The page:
Snow Skin Mooncakes

By: MeganPosted: 06/09/2022 Updated: 21/01/2024
Prep 1 hour
Cook 20 minutes
Total 1 hour 20 minutes
Celebrate this year’s Mid-Autumn Festival in style with these beautiful snow skin mooncakes with a vanilla custard filling! With its soft chewy exterior and delicious creamy custard filling this no-bake mooncake recipe is very easy to make at home.
Snow Skin Mooncakes

This recipe for snow skin mooncake is SO much easier than making a traditional mooncake. Trust me the final delicately soft and lightly sweet homemade mooncakes are worth the time and effort.

Looking down at an array of snow skin mooncakes.

These iconic treats are popular for Lunar New Year and most notably the Mid-Autumn Festival. The festival is held every year on the 15th day of the 8 month of the Chinese lunar calendar which typically falls from mid-September to early October. Let’s celebrate the Mid-Autumn festival with these modern and delicious no-bake snow-skin mooncakes!

I will show you step-by-step how to make this foolproof snow skin mooncake recipe. You can personalize your snow skin mooncakes by coloring them with your favorite color or even alternative fillings I’ve listed below.

If you loved this recipe, check out my pineapple tarts, and sesame balls recipe.

A sliced opened snow skin mooncake resting on another mooncake.
A plate full of snow skin mooncakes.

Why You’ll Love This Recipe

  • This snow skin mooncake recipe yields the softest and most delicate mochi texture exterior that encases a deliciously creamy, vanilla-flavored egg custard filling.
  • You can make this modern mochi mooncake at home, with easy-to-find ingredients and there is no baking required!
  • The options are endless for decorating these custard mooncakes! You can choose to decorate it with any color or swap out the filling as you please.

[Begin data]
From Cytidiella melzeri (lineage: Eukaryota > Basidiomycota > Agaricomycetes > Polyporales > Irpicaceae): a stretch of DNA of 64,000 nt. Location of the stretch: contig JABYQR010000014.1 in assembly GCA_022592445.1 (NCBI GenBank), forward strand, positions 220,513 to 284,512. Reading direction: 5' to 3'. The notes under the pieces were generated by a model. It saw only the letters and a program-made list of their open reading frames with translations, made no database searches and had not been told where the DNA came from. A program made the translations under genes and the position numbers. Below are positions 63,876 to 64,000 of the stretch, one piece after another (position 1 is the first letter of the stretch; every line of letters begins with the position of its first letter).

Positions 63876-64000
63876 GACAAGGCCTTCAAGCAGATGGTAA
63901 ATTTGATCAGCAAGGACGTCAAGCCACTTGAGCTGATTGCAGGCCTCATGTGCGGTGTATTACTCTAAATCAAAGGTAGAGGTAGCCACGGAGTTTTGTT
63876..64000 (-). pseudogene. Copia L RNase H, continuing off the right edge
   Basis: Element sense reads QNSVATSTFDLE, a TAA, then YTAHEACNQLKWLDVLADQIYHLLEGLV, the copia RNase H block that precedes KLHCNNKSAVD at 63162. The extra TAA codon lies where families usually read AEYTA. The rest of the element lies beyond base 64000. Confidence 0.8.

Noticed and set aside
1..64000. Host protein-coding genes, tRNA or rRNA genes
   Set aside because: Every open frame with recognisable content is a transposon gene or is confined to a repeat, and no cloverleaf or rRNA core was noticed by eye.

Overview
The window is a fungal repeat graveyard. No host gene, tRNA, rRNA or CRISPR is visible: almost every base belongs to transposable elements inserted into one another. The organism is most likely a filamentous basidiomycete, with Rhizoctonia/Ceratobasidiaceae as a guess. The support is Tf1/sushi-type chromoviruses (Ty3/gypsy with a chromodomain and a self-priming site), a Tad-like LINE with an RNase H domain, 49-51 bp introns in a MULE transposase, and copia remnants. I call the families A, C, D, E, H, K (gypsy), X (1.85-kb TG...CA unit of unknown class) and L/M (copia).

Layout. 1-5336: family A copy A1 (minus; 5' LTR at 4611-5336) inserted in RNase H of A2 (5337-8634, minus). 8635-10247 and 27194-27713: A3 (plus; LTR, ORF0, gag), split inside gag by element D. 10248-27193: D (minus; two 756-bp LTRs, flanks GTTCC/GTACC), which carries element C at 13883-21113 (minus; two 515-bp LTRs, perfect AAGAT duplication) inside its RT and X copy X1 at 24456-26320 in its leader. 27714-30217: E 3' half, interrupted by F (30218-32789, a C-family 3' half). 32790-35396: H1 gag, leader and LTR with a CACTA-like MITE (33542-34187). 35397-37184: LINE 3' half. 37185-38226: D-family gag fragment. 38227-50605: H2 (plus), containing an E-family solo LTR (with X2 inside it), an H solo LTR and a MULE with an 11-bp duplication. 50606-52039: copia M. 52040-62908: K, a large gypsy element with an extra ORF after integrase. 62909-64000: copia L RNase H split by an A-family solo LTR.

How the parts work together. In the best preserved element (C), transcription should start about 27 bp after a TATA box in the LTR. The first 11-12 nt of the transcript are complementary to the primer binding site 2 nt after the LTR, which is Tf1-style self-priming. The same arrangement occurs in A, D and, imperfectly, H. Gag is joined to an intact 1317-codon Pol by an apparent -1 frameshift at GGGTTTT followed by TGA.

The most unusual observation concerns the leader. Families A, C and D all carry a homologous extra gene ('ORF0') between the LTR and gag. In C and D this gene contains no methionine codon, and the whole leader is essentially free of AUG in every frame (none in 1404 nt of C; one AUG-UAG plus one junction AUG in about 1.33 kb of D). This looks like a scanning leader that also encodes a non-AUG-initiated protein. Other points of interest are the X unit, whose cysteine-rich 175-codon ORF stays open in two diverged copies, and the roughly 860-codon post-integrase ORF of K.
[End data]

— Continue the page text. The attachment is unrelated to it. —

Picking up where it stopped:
Up close of snow skin mooncakes resting on a suface.

Kitchen Equipment

This snow skin mochi mooncake requires only a few kitchen essentials. I highly recommend using a scale and food-safe gloves.

  • Kitchen scale: for a foolproof recipe, you will need exact measurements. The best way is to use a kitchen scale since all measuring cups can vary slightly. Also, you will use a kitchen scale to equally measure the proportions of the custard to dough ratio.
  • Mixing bowls: I love using my nesting glass mixing bowls for all of my baking and cooking needs. You will need them to mix the ingredients together.
  • Fine Mesh Sieve: the snow skin battery will be a little clumpy. Using a fine mesh sieve will help smooth the batter and prevent any flour clumps.
  • Saucepan: you will need a small saucepan to cook the egg custard.
  • Steamer: the snow skin batter will require a steamer to cook the dough.
  • Rolling pin: you will need a rolling pin to roll out the dough.
  • Food safe gloves: the snow skin batter is quite tacky. Using food-safe non-stick gloves will prevent the dough from sticking to your hands.
  • Mooncake molds: I used 75 g mooncake molds for this recipe, but you can use 50g or 100 g as well.

Ingredients

This custard mooncake recipe only requires a few pantry staple ingredients that can be found at your local Asian grocery store or online.

  • Milk Powder: milk powder adds a creamy texture to the custard without making it overly wet.
  • Cornstarch: used as a thickening agent for the custard. This will help the custard become a paste that is moldable into a ball.
  • Powdered sugar: the main sweetening component of the custard. Make sure to use powdered sugar to prevent a custard that is grainy.
  • Salt: a touch of salt enhances and balances the other flavors.
  • Milk: is the main base of the custard and snow skin mooncake dough. It adds moisture, and creaminess and helps bind the flavors together.
  • Egg Yolks: separating the eggs from the egg yolks will give the custard a richer flavor.
  • Condensed Milk: adds another creamy element and sweetness to the custard
  • Unsalted Butter: butter adds richness and flavor to the custard.
  • Vanilla extract: a touch of vanilla gives the custard and the skin a light and sweet vanilla flavor.
  • Rice Flour: rice flour lends a slightly chewy, stretchy texture to the snow skin dough.
  • Glutinous Rice Flour: glutinous rice flour adds a sticky chewy texture that is similar to the mochi and boba texture.
  • Wheat Starch: wheat starch acts as a thickening agent that helps stabilize the dough and make it pliable to work with.
  • Vegetable Oil: vegetable oil aids in making the dough pliable and less sticky when you knead the dough.

Substitutions and Additions

You can personalize your very own mochi mooncake by swapping out the filling, changing the dough color, or even flavoring the dough! The world is your oyster. I’ve listed some substitutions and additions below.